As I head into the pre-release period for Pocket Full of Tinder, I figured it would be a great time to share my thoughts on reviews, readers, and writers.
- A reviewer’s opinion is never wrong. Ever. Their interpretation of your story is what it is. You can’t change it. Nor should you try to. The wonderful thing about writing and publishing (as opposed to keeping your work locked in a drawer) is that it becomes a dialog of sorts between you and the reader. A reader’s own backstory and experiences become a part of the reading experience. That explains, in part, why fairy tale retellings are so popular. The amount of story information that is immediately conveyed when a character has a red hood or a magic mirror or a glass slipper is incredible. Include two words in your character description and suddenly a reader is drawing upon generations-worth of mythological information. (That’s, obviously, a very simple explanation of how the unwritten dialog between an author and a reader works.) The bottom line is: A writer can’t control that final missing piece of their story – the reader’s interpretation of it. Which is all to the better. If we could, it would be like writing a story for ourselves. Boring! The risk and uncertainty involved with crafting something that requires a last sine qua non from someone else is what makes the writing process challenging and worthwhile.
- In the unlikely event that a reviewer states something factually incorrect about your book, I’m still not sure I’d argue with them. Writers, you’ll have to judge this for yourselves based on the situation, but I don’t think it’s worth it. Quibbling over minor book details seems petty as best, and insecure and antagonistic at worst.
- What happens if a reader or a reviewer is mistaken about you personally? This is a tougher situation and it’s only happened to me once. Years ago, a reviewer posted a review that included thoughts on me and my personal beliefs. What was said was so egregious that I felt I had to correct the record (privately, at least). I ended up reaching out to her via email and we actually had a nice exchange. I have no idea if she continued reading my books or not, but the experience ended up being (for the most part) a positive one.
- From the perspective of the writer, bad reviews suck. There’s no getting around it. We all want everyone to love our books. (Although, that analogy that your book is your baby isn’t one I subscribe to). But we all know, either consciously or deep down, that it is IMPOSSIBLE for everyone to adore our work. Simply impossible. And the more you want your work read, the more you’ll find readers who don’t like it. It’s a math equation. The answer isn’t hiding your work and living in fear. The answer is always to KEEP ON. I don’t want bad reviews (who does?!) but, at this point, I’m more afraid of the fact that, four years after being published, I’m still a slow writer. And that I promised to finish a series in which I have no control over the first three books. (Commercial suicide, people, don’t try this at home! More on that later. Maybe.)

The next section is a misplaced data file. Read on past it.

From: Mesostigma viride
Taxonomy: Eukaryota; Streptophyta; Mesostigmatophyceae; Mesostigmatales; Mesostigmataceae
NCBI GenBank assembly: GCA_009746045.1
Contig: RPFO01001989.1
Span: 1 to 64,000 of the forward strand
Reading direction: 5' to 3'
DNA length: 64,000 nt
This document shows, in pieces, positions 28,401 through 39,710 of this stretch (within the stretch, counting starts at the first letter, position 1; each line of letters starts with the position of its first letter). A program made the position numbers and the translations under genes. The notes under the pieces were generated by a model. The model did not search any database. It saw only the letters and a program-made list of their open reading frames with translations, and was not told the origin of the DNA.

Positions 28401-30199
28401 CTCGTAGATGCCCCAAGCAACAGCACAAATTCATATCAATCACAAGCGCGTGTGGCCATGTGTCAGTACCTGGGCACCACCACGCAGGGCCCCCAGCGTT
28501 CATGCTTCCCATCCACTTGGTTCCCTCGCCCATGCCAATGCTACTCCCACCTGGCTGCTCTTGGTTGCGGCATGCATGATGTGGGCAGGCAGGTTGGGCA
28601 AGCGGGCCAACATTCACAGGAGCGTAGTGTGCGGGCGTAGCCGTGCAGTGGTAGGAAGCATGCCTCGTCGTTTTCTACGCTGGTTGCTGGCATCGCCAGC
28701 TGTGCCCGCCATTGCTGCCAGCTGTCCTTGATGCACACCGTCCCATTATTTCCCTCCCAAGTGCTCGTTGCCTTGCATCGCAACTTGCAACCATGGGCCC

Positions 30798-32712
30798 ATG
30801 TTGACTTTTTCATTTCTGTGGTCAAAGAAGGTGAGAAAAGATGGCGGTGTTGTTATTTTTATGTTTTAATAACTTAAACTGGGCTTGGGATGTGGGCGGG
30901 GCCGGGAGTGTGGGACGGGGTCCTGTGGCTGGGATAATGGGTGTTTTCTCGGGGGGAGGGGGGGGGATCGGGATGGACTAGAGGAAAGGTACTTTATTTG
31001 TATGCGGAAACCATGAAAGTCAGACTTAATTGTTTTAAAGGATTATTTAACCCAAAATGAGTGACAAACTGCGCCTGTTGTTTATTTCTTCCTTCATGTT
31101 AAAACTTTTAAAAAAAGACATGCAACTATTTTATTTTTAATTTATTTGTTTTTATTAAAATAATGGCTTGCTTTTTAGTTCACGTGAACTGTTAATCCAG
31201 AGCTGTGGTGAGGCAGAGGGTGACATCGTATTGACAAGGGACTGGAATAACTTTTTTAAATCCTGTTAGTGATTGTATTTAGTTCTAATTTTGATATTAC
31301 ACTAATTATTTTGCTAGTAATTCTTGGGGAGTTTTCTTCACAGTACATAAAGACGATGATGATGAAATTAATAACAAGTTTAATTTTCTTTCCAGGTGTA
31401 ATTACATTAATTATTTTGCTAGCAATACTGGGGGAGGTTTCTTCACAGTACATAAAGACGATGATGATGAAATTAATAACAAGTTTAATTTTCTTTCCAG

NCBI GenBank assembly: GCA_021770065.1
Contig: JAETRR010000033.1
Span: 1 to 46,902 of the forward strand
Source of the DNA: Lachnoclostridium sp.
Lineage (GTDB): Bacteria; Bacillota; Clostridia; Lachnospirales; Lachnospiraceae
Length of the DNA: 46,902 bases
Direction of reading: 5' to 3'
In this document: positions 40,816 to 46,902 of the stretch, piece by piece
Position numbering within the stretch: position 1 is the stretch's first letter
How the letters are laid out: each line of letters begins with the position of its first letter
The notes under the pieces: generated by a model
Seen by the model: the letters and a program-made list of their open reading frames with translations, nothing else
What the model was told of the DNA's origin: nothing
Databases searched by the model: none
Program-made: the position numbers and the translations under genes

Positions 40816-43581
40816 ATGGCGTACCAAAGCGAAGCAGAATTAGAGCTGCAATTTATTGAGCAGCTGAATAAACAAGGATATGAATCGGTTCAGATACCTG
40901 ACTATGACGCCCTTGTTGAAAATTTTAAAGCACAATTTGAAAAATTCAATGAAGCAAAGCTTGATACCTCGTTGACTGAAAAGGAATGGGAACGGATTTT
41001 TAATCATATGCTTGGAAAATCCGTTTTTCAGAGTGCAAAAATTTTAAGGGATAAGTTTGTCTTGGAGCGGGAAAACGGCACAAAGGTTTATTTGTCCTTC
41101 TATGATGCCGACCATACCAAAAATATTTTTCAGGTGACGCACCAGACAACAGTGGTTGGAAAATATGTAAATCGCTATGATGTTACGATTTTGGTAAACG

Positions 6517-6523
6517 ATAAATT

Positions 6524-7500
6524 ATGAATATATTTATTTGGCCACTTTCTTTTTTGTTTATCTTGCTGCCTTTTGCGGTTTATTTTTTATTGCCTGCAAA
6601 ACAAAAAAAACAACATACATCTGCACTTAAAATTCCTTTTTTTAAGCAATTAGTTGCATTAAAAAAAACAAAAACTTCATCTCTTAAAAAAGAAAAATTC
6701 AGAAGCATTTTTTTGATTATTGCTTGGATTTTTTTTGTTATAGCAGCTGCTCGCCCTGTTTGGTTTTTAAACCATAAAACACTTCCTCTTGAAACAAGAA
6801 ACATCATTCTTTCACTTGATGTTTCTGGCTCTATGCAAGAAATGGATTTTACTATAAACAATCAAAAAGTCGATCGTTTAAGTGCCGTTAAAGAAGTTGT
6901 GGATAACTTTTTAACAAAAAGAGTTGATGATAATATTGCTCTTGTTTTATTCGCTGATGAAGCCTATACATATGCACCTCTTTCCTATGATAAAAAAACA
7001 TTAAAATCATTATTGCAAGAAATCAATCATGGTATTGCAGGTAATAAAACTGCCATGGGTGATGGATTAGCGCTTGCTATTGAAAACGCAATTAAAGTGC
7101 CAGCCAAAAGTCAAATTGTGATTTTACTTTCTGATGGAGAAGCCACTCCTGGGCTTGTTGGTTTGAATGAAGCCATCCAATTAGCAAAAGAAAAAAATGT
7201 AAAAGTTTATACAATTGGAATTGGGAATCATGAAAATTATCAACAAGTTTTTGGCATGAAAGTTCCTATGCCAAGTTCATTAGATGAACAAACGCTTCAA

What about positive or mixed reviews? How should a writer handle those?
With cartwheels and confetti and ticker tape parades!!!
Seriously though, unequivocally enthusiastic and supportive reviews will keep you going during those inevitable times when you want to throw in the towel. (If you are a writer who has never thought about quitting, then you are either new to the game or some sort of unprecedented confidence-crackerjack.)
And mixed reviews contain all sorts of valuable information. I love thorough, thoughtful reviews that discuss the many different aspects of a novel.
What’s my policy on sharing reviews?
Since I’ll be reaching out soon and asking for reviews of Pocket Full of Tinder, here’s my policy on sharing the reviews:
First, I hope you’ll review Pocket Full of Tinder! Readers/reviewers, don’t ever think that your thoughts on a book don’t matter or shouldn’t be shared.
If someone sends me a link to a review (or lets me know about it through social media) and it’s a mixed or positive review, I will share it.
If it’s a positive review, I may also include a quote from it on my “Novels” page and include the reviewer’s blog on my “Book Reviewers & Bibliophiles” blogroll. Quotes might also be included in marketing materials such as bookmarks and media kits.
If it’s a negative review, I’ll ignore it. It’s not sour grapes; it’s business. No one expects those to be shared by the author anyway. (But I still hope that any reviewer who doesn’t like the Noon Onyx series might try something else of mine later.)
That’s it for now because I need to get back to work. Updates and more blog posts later…
Hope everyone is having a fantastic October!!!